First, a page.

|Diamondback Grille--Episode 2|
|http://www.sina.com.cn 2005/10/18 18:04 新浪英语|
Episode 2 ©苏珊
[Email exchanges over several days, following their initial phone conversation]
From: Bob Randall
Cc: Stephanie Martin
Sent: Wednesday, May 5, 2004
To: Mr. Liu, Cindy Li
Subject: Diamondback Grille Marketing Plan – Status
Dear Mr. Liu and Ms. Li:
I hope that everything is going well there.
I received your action items. Thanks so much. Can you tell me what is driving your decision not to work with a MNC PR firm for focus groups? I don’t want to belabor this, but our corporate branding people do not have a comfort level with an unknown PR firm. Could you get us a website, or brochures, or work they’ve done for other international companies?
Would it be possible for you to take a stab at a draft agenda for my trip to Shanghai next month? I’d like to see the space and the PR firm, and visit the Old Pub, to check out the competition. Do initial sales forecasts.
I am really looking forward to my visit.
From: Cindy Li
To: Bob Randall
Subject: Marketing Plan- #s and handbook
Thanks for your email.
I’ve attached some background information about the local PR company. They’re small, but you can see they’ve done product launches for several Fortune 500 companies.
T.J. and I talked about bringing on a big name for PR, but in general those foreign firms are pretty pricey and don’t always add that much value. We have friends in a small Chinese company who can check quickly if the standard Diamondback menu will be popular. We urge you to trust us on this one.
Re customer segmentation data, we are looking at 60% young singles, ¾of those males, especially for beverage sales. The rest are young families 30%; and business travelers 10%.
Bob, I’ve lined up a meeting with the PR firm, and we’ll spend all of Friday afternoon visiting other restaurants. Let me know if you’re OK with the agenda items.
1.What’s driving your decision? 你做决定时主要考虑什么？(什么在“驱动”你的决定？)
2.I don’t want to belabor this point. 我不想反复的探讨这一点。Belabor在此意思是反复、没完没了地讨论。另外它有一个意思是攻击。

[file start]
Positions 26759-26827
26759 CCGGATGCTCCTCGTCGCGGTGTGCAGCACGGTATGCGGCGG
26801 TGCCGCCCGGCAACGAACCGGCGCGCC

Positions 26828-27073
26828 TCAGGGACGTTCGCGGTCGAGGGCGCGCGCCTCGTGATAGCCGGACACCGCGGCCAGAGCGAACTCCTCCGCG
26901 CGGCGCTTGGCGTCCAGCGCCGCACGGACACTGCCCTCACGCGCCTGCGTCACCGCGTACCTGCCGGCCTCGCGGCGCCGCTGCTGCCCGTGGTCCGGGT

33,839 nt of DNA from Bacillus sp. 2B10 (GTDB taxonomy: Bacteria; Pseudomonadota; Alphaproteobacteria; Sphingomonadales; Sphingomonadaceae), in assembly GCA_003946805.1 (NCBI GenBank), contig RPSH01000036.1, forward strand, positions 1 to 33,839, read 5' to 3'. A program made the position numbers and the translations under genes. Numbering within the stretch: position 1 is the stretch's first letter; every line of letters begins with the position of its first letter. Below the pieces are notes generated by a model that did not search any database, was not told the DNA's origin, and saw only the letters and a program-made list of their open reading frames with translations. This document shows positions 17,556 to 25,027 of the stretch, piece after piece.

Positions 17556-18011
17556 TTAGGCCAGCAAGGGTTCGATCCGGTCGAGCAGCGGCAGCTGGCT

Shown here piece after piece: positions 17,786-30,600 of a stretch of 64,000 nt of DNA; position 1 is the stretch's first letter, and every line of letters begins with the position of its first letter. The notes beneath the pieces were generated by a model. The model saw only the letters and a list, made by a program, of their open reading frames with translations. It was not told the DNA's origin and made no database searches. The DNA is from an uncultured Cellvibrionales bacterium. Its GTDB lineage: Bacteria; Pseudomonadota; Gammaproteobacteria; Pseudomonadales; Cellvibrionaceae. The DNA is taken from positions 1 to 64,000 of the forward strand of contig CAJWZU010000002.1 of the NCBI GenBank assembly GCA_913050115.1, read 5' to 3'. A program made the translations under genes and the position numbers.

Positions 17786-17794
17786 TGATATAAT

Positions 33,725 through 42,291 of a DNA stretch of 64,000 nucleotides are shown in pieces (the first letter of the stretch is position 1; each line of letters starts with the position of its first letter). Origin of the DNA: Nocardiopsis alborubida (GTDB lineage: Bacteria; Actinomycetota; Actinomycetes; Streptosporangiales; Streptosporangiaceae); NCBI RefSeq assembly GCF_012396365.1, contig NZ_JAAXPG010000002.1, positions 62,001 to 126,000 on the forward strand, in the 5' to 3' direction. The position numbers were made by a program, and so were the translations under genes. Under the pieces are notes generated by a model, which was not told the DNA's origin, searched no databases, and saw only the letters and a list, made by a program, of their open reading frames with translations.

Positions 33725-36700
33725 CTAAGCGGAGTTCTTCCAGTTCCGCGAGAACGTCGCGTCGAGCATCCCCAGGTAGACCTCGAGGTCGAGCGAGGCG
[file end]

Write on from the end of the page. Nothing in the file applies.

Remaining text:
3.Our people do not have a comfort level with that proposal. 我方对那个建议案觉得不妥(心里不觉得踏实)。
4.Take a stab at a draft agenda. 试试做一个议事日程的草稿。Take a stab at 是开始做，尝试去做某事的意思。Draft 是草稿。
5.Thanks for your email. OR: It was great to hear from you. Email 打头的客气语。谢谢您的来函。或，很高兴有您的消息。
6.I’ve attached the agenda. OR: As promised, I’m sending you the agenda. 我把议事日程表随信附上。或，我现在把答应您的议事日程表附上。
7.We are bringing on a big name. 我们将会聘雇一个大牌的公司(或名人)。
8.We urge you to accept this proposal. 我们恳切请你们接受这个提案。
9.Trust us on this one. 这事您就相信我们吧。This one 指的是这件事。
10.Let me know if you are OK with…告诉我你对。。。是否同意。
Good business emails are short, crystal-clear and to the point. The trick is to provide as much context information as necessary, in the fewest possible words.
Most problems in emails exchanged between Asian writers and Western writers occur when a situation or problem is not clear to the other party. Confusion may be caused by a lack of information, or by incorrect usage or grammar. The subtleties of English verb tenses and modalities make communicating in email even more challenging for speakers of Chinese. For example, the Chinese writer may write, “I intend to fly to New York next week, but cannot get a seat,” when in fact he wants to say, “我原来想下个星期飞纽约, 但我买不到票.” But the native-speaker reader will very likely be confused by that usage in English: Without the “…ed,”in “intended,” the sentence means “我打算下个星期飞纽约了.” That’s why it’s a good idea for Chinese writers to watch verb tenses carefully, not be sloppy and make extra-sure the context is sufficiently clear.
For formal emails, writers should use long forms and avoid abbreviations. Email is by nature an informal medium. It is thus appropriate to use first names in the greeting. To be polite, you can say, “Dear Cindy:” If you are uncomfortable using a first name for someone you have not yet met in person , or whom you want to treat very formally, you may wish to say “Dear Ms. Li” or “Dear Mr. Randall”.
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